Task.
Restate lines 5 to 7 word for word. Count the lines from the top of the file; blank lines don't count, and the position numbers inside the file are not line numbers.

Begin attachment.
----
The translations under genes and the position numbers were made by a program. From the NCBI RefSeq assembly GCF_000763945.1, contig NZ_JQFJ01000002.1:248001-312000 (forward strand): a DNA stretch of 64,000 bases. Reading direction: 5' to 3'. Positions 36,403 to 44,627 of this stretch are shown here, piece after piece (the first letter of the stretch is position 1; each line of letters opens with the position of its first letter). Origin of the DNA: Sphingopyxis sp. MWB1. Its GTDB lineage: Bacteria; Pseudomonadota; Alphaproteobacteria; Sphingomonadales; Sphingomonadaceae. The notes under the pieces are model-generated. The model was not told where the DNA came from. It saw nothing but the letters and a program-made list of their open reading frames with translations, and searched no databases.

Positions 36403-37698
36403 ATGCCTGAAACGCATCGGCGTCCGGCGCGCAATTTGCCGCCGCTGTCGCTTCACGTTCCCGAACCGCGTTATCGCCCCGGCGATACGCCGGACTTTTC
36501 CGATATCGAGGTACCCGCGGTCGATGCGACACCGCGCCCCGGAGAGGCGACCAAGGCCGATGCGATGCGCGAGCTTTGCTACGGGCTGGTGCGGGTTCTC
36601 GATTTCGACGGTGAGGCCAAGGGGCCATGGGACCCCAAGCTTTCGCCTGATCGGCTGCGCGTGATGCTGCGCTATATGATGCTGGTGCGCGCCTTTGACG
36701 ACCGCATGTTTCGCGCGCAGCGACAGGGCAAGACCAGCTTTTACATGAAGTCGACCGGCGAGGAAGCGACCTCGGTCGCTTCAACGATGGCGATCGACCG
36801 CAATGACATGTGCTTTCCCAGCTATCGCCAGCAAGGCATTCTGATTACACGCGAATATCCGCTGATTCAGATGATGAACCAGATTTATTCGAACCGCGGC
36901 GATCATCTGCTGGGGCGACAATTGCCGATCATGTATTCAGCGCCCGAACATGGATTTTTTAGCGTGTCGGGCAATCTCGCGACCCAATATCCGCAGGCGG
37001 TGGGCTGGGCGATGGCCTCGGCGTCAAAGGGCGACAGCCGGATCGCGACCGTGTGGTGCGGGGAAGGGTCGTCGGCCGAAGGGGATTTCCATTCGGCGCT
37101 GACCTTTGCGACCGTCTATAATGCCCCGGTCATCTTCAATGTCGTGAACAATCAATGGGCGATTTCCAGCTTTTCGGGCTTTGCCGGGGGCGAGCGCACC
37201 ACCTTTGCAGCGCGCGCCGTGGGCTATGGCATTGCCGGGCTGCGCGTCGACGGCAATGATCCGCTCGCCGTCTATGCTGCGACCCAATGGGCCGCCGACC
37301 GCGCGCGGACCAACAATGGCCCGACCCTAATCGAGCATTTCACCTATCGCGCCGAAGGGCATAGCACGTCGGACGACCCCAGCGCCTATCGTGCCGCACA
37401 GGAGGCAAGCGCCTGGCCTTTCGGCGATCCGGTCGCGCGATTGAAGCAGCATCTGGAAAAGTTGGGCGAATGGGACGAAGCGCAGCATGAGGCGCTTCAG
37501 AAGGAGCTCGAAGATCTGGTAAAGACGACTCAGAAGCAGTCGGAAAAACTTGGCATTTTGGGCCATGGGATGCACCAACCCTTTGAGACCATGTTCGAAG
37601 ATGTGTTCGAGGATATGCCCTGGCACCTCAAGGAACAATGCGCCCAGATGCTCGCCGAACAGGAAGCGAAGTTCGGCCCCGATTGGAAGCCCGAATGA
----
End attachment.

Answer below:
36601 GATTTCGACGGTGAGGCCAAGGGGCCATGGGACCCCAAGCTTTCGCCTGATCGGCTGCGCGTGATGCTGCGCTATATGATGCTGGTGCGCGCCTTTGACG
36701 ACCGCATGTTTCGCGCGCAGCGACAGGGCAAGACCAGCTTTTACATGAAGTCGACCGGCGAGGAAGCGACCTCGGTCGCTTCAACGATGGCGATCGACCG
36801 CAATGACATGTGCTTTCCCAGCTATCGCCAGCAAGGCATTCTGATTACACGCGAATATCCGCTGATTCAGATGATGAACCAGATTTATTCGAACCGCGGC